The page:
|Duval returned to Lytham, the scene of the proverbial crime from 2001. (AP)|
When David Duval won the Open Championship in 2001 at Lytham, it looked like the launching point for a great golf career. Instead, it was the opposite for Duval, whose game fell apart shortly thereafter, causing him to leave golf for several years.
He later returned to golf and has largely been irrelevant, save a second-place finish at the 2009 U.S. Open. The 2012 Open Championship is special, however, as it represents the first time the Open's been played here since Duval won 11 years ago.
Duval missed the cut, shooting 5-over on the first two days of play, but felt good about the way he played in his "surreal" return.
"Probably a bit surreal," Duval told Mike Tirico of ESPN when asked about his return to Lytham. "I made the remark earlier in the week that when I went to Muirfield the following year I was defending champion but didn't quite feel like it because it was a different venue. And I may have felt as much of a defending champion 11 years later as I did at Muirfield."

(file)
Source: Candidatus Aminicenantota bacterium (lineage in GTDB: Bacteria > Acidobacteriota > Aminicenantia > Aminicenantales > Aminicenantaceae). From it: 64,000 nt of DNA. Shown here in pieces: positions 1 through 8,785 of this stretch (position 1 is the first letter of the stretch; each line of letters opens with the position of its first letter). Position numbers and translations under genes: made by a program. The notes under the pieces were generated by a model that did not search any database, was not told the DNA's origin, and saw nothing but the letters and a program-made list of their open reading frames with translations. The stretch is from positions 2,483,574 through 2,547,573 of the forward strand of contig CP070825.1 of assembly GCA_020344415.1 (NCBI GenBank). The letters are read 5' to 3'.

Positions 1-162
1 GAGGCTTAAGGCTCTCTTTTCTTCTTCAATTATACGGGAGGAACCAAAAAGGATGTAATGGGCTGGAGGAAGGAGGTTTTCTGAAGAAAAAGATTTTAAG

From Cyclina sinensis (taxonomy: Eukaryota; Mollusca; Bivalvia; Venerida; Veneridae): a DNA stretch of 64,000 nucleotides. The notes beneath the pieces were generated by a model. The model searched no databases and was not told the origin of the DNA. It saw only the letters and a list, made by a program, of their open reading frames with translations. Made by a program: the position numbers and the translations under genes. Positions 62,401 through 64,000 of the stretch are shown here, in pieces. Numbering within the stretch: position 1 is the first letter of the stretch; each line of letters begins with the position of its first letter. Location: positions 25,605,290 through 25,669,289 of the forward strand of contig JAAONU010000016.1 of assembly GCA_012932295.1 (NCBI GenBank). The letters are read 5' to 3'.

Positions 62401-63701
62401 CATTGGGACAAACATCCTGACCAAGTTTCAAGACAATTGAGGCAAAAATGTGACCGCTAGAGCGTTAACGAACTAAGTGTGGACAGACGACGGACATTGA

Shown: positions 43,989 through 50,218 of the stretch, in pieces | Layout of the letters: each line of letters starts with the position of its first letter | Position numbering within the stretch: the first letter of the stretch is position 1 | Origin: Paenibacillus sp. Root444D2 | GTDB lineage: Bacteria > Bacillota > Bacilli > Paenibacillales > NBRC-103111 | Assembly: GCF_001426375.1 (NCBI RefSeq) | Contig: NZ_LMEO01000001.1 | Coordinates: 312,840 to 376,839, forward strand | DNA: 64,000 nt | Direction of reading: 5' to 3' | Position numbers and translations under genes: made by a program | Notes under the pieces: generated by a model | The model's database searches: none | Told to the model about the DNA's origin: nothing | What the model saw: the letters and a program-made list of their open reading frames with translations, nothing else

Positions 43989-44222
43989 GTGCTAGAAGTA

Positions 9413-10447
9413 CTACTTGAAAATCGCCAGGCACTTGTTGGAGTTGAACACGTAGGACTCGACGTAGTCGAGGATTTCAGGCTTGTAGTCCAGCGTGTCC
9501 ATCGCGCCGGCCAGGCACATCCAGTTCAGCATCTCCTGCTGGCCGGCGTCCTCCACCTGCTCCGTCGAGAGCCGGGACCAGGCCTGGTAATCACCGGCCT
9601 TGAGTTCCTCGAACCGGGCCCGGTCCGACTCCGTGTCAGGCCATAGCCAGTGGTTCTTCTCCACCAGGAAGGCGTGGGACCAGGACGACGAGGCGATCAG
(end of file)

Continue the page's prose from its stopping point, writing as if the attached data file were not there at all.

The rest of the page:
Duval is the first to admit it -- the statistics don't make his game look pretty. But at the age of 40, no one really expects him to suddenly start lighting courses up, and Duval believes he's playing "beautifully" right now, regardless of what the scorecard says.
"I am at peace. I know I'm playing beautifully," Duval said. "I know I've worked real hard to get here. If you look simply at the stat sheets and the scores, I know it's not reflective of what I feel and what I know I'm doing. Over the past six months I've put in a lot of time. I started out the year really rough. I felt bad, I felt awful, just a really disastrous start.
"But I really feel great about what I'm doing now. And coming here, I couldn't have asked to play better golf tee-to-green, I just didn't get it done."
Duval's best finish this season is 60th, although he had some top-10 finishes in 2011. But his best days are behind him, and the odds of ever seeing him win another major are microcosmic. Maybe he'll never even win another tournament.
But it's good to see that he's come to terms with his legacy and figured out a way to straighten his head out enough to make a return to Lytham.